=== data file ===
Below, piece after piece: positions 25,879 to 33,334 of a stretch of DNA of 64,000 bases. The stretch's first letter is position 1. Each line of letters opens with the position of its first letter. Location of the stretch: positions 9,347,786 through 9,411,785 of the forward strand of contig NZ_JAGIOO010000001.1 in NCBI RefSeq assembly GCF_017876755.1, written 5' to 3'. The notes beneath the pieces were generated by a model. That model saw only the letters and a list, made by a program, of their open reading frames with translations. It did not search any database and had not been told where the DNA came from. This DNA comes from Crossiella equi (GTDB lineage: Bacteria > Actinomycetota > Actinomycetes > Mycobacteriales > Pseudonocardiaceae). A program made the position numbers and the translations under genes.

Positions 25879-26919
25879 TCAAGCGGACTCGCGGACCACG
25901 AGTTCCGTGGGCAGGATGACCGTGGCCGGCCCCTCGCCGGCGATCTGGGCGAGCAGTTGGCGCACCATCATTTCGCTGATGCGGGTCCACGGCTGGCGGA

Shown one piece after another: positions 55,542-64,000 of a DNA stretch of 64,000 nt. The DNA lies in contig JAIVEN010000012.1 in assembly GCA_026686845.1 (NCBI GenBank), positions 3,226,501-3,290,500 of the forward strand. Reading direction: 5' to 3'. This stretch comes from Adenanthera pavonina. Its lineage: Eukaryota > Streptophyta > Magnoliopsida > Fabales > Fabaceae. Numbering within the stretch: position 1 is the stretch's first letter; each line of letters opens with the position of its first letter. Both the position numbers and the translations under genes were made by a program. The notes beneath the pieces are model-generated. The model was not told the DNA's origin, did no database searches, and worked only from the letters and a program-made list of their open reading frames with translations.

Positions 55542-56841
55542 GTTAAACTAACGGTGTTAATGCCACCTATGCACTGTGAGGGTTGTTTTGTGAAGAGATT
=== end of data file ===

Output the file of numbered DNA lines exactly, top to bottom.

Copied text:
Below, piece after piece: positions 25,879 to 33,334 of a stretch of DNA of 64,000 bases. The stretch's first letter is position 1. Each line of letters opens with the position of its first letter. Location of the stretch: positions 9,347,786 through 9,411,785 of the forward strand of contig NZ_JAGIOO010000001.1 in NCBI RefSeq assembly GCF_017876755.1, written 5' to 3'. The notes beneath the pieces were generated by a model. That model saw only the letters and a list, made by a program, of their open reading frames with translations. It did not search any database and had not been told where the DNA came from. This DNA comes from Crossiella equi (GTDB lineage: Bacteria > Actinomycetota > Actinomycetes > Mycobacteriales > Pseudonocardiaceae). A program made the position numbers and the translations under genes.

Positions 25879-26919
25879 TCAAGCGGACTCGCGGACCACG
25901 AGTTCCGTGGGCAGGATGACCGTGGCCGGCCCCTCGCCGGCGATCTGGGCGAGCAGTTGGCGCACCATCATTTCGCTGATGCGGGTCCACGGCTGGCGGA

Shown one piece after another: positions 55,542-64,000 of a DNA stretch of 64,000 nt. The DNA lies in contig JAIVEN010000012.1 in assembly GCA_026686845.1 (NCBI GenBank), positions 3,226,501-3,290,500 of the forward strand. Reading direction: 5' to 3'. This stretch comes from Adenanthera pavonina. Its lineage: Eukaryota > Streptophyta > Magnoliopsida > Fabales > Fabaceae. Numbering within the stretch: position 1 is the stretch's first letter; each line of letters opens with the position of its first letter. Both the position numbers and the translations under genes were made by a program. The notes beneath the pieces are model-generated. The model was not told the DNA's origin, did no database searches, and worked only from the letters and a program-made list of their open reading frames with translations.

Positions 55542-56841
55542 GTTAAACTAACGGTGTTAATGCCACCTATGCACTGTGAGGGTTGTTTTGTGAAGAGATT